Following the Toxic Trail

The expose on HUL’s mercury poisoning in Kodaikanal documents the locals’ long-drawn battle for environmental justice

Published: 21st May 2023 05:00 AM  |   Last Updated: 18th May 2023 11:13 PM   |  A+A-

Express News Service

In 2015, a rap song, titled Kodaikanal Won’t, by Sofia Ashraf went viral. It was aimed at holding Hindustan Unilever (HUL) accountable for its failure to compensate the residents of the idyllic hill town in Tamil Nadu. HUL had been producing mercury thermometers in the region for export around the world until 2001, when it was shut down due to local protests over alleged metal pollution. Among
the most severe chemical disasters in the country,its toxic impact on ecology and the health of workers continues to be felt over two decades later.

Ameer Shahul, a former journalist and Greenpeace campaigner, in his new book, Heavy Metal, digs deep into the company’s role in causing the catastrophe. It exposes the fallouts of corporate greed by raising significant questions about social responsibility of brands. Through outstanding investigation and thorough research, he also retells the story of community resilience in Kodaikanal.

The locals’ fight against HUL lasted for about 15 years, ultimately forcing the company to pay an undisclosed settlement to 600 former employees. It was believed to be the second highest compensation paid by a corporate in the country, after the 1984 Bhopal gas tragedy, which claimed over 20,000 lives and exposed another 80,000 to poisonous methyl isocyanate. Additionally, the mounting pressure from activists also compelled then-CEO of Unilever Plc, Paul Polman, to confess the “company’s significant historical lapses”, a rare move by any such executive in history.

The investigation into the Kodaikanal story, however, was more than just a reporting assignment for the author. It was, he says, deeply personal. He arrived in the town for the first time as a reporter for Agency France-Presse in 2001. His stories made national headlines after a large dump of broken mercury thermometers was discovered in a shipyard. The company, however, promptly released an internal cover-up report, which the locals objected to, leading to further scrutiny and action. HUL’s mishandling of the metal forced people to come together and hold the corporation accountable. The book builds on Shahul’s reportage at the time to reveal a larger picture of how multinational corporations from the global north exploit the south as a dumping ground.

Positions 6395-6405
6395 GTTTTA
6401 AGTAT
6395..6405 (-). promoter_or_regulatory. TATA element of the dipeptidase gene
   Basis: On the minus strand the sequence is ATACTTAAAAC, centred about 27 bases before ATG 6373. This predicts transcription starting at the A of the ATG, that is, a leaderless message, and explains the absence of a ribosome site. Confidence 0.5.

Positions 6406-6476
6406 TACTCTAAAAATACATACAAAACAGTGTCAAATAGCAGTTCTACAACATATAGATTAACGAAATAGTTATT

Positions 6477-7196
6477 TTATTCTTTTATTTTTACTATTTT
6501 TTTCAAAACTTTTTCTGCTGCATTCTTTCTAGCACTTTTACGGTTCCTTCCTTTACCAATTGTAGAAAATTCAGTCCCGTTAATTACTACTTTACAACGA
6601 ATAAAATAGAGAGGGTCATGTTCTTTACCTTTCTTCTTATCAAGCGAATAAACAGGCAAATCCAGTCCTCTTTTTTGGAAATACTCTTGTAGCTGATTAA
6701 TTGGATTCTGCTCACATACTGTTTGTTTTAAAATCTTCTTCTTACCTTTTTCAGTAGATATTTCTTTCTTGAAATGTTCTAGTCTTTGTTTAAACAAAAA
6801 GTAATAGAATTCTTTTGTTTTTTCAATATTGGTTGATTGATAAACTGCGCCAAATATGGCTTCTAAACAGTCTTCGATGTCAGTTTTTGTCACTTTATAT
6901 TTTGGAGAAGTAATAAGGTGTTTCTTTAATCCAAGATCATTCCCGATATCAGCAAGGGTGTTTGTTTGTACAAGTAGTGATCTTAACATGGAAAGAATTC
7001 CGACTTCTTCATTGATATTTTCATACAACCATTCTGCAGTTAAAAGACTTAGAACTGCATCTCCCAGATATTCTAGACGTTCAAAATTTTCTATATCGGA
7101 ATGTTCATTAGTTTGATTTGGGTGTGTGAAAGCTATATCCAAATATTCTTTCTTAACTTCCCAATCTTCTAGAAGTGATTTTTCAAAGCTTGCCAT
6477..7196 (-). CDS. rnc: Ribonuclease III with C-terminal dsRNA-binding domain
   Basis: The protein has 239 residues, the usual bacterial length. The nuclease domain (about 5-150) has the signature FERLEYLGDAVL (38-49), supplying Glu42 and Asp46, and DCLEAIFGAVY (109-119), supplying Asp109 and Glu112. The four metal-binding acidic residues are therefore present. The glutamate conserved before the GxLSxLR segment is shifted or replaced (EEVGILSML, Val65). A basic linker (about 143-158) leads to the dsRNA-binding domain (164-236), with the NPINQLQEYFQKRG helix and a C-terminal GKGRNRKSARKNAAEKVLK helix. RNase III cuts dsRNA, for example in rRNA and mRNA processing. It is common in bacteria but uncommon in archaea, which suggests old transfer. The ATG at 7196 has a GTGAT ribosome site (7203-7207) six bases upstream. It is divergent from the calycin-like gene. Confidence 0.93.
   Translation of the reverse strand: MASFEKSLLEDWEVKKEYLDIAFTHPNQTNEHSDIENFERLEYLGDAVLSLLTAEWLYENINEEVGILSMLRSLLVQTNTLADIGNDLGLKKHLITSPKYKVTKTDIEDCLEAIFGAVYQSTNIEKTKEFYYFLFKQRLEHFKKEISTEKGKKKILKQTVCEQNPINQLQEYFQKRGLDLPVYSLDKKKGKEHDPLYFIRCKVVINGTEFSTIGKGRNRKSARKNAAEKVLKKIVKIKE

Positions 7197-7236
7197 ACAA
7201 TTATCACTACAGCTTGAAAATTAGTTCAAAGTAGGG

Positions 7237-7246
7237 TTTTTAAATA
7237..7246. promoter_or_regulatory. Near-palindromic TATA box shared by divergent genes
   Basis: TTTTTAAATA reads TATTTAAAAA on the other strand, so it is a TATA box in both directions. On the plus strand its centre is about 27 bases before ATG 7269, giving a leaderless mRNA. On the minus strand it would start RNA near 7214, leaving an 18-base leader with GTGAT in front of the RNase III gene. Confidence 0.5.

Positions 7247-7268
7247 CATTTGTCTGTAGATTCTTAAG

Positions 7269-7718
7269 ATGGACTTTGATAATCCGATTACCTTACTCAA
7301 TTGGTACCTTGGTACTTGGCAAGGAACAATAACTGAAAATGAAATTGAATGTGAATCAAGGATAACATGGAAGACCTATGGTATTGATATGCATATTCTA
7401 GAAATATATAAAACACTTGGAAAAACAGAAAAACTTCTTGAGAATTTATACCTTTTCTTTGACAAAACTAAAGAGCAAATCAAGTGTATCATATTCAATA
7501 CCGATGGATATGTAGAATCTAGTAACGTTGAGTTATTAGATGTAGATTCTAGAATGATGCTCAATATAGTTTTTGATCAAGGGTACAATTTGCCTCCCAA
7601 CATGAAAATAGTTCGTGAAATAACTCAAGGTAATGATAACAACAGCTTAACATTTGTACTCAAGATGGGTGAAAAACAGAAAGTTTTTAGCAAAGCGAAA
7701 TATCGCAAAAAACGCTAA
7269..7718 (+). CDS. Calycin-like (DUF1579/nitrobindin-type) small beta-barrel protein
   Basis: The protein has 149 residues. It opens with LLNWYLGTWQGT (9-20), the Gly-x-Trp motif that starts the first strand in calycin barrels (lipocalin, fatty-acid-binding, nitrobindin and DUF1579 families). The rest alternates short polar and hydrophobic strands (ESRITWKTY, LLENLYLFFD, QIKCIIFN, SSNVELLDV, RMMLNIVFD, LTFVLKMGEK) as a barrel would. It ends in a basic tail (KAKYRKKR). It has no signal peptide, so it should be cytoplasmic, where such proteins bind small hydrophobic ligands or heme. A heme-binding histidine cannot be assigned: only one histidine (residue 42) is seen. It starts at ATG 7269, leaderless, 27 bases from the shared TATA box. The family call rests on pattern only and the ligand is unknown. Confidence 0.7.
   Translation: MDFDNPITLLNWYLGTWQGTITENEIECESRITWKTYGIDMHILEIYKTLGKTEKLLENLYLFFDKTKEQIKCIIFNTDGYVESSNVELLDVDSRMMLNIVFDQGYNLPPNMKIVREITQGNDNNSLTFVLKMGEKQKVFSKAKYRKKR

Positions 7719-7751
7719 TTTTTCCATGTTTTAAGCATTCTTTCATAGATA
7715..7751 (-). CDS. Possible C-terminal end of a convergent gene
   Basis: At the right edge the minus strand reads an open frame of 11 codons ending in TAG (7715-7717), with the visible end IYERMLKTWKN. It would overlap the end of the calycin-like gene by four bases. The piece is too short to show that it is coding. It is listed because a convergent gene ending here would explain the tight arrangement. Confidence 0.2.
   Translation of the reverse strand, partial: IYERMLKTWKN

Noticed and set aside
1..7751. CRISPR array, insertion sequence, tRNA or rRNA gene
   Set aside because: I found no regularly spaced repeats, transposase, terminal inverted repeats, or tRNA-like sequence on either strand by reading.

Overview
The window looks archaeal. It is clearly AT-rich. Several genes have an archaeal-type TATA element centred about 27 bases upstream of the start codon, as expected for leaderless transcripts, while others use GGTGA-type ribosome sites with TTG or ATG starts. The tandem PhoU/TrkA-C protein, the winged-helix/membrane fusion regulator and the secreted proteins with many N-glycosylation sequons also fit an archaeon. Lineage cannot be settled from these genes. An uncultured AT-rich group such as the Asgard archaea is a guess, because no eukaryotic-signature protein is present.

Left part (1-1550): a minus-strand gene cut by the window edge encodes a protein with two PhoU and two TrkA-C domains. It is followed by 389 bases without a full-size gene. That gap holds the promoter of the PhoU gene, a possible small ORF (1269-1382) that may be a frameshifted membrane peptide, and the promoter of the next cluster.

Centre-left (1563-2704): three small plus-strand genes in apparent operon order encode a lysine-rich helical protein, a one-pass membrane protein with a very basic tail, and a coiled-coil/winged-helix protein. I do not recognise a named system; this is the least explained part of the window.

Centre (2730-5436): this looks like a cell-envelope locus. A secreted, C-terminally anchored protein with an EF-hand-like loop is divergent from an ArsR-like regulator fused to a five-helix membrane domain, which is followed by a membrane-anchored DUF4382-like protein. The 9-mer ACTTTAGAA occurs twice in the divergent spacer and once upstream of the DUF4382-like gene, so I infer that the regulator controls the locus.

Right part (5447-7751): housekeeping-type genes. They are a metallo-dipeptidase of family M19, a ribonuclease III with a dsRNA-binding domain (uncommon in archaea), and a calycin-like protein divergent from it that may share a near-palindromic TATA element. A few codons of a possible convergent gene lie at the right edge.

A significant portion of Heavy Metal is also dedicated to show what it takes to take on a mammoth legally. To say the least, it was a challenge. “Indian judicial system had no provision for class action lawsuits, unlike in the West, where a group of people could sue a private corporation for allegedly causing them certain damage,” writes Shahul. So, it was a task to first identify and locate people affected by the poisoning. When they were identified, several victims had no record of being HUL employees, some had lost their medical records, and many were simply not interested in being part of the case.

Despite the roadblocks, in March 2006, a petition was filed demanding the prosecution of the company, and reparation for those affected. The petition also sought the court’s direction for the government to revise occupational health and safety standards.HUL spared no effort to escape liability for its misconduct, as evidenced by its publication of a study on the occupational health of 255 workers. According to Shahul, however, the report reads more like “corporate promotional material” than a “peer-reviewed scientific evidence-based report”, and was even used as a counter to plaintiffs in the Madras High Court. The book cites scientific reports showing that mercury levels in Kodaikanal continue to remain 1,000 times higher than the safe limit.

Heavy Metal is an exceptional book that offers a comprehensive and compelling account of not just the disaster, but also its aftermath. Written over nearly 400 pages, the book is meticulous with well-crafted chapters. Shahul delves into the history of the company, its various cases of corporate negligence, and how it established its plant in Kodaikanal to begin with. The writing style keeps readers engaged. With climate change being a global concern, the release of the book––a stimulating take on corporate accountability and environmental justice, couldn’t have been timed better. 



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